The Democratic leaders may soon learn the wisdom of Oscar Wilde’s warning that “when the gods wish to punish us they answer our prayers.”
House Speaker Nancy Pelosi (D-Calif.) has so far delayed the submission of the impeachment of President Trump to the Senate to force a trial with witnesses. Senate Minority Leader Charles E. Schumer (D-N.Y.) has declared any trial of Trump without witnesses to be nothing less than the “most unfair impeachment trial in modern history.” Leaders of both parties know that impeachment often boils down to one unpredictable element: witnesses.
For those who have the votes, witnesses are an unnecessary risk. For those who don’t, they are an absolute necessity.
On Friday, Schumer insisted that “there is only one precedent that matters here: that never, never in the history of our country, has there been an impeachment trial of the president where the Senate was denied the ability to hear from witnesses.”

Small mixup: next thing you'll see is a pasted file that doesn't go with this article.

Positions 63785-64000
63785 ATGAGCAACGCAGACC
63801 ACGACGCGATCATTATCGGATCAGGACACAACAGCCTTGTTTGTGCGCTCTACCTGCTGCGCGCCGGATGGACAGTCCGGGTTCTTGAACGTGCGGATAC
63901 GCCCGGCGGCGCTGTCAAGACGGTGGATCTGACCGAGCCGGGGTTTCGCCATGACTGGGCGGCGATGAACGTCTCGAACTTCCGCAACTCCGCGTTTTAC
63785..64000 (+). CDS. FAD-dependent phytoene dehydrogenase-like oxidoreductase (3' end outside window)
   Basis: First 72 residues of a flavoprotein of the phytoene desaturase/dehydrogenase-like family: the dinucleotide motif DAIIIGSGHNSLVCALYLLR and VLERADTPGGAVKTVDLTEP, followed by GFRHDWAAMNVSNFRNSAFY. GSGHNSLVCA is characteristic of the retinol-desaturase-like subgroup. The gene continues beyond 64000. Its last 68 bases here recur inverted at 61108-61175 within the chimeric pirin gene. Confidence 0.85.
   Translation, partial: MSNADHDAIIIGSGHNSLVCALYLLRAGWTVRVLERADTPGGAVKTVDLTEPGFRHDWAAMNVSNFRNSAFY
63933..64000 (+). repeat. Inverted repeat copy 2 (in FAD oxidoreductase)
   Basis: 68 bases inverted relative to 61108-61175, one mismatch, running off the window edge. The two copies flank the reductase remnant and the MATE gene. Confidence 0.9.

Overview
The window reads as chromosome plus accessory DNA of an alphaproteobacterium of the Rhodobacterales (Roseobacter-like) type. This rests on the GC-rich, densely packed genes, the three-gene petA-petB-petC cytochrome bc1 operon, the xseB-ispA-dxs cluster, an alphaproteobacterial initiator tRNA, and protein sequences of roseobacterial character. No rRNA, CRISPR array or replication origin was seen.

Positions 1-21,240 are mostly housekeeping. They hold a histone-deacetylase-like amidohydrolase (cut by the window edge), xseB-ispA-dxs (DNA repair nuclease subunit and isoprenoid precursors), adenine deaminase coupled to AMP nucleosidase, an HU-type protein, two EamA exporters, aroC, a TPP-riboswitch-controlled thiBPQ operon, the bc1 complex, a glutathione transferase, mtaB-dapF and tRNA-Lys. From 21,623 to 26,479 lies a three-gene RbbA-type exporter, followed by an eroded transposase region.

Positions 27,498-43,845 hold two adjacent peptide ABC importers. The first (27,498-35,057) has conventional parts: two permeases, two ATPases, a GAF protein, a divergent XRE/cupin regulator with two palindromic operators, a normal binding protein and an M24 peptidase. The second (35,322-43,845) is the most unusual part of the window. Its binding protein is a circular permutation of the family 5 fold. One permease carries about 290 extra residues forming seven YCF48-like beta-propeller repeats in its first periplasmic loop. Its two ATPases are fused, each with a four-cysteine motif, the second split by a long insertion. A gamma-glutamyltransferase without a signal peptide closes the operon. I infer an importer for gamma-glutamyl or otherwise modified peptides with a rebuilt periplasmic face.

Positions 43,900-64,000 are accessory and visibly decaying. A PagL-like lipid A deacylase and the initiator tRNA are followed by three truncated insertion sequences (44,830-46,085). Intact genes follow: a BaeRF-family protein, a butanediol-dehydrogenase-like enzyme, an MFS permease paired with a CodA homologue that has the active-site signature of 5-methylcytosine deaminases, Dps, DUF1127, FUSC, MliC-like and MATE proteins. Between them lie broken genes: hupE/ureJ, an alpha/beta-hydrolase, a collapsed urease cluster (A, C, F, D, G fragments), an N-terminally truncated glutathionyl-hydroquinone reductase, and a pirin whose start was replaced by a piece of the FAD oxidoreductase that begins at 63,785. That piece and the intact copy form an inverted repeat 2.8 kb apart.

Put another way, Schumer does not have the votes and thus needs the witnesses. Schumer now wants to hear from the witnesses who never testified before the House, which rushed through an impeachment without seeking to compel testimony from key officials. One of those, former national security adviser John Bolton, said Monday he would testify before the Senate if subpoenaed.
In the Clinton impeachment trial 21 years ago, Schumer and the Democrats opposed hearing from witnesses. In that impeachment chapter, the Democrats had the votes. Lacking the votes this time, the unpredictability of witnesses now appeals to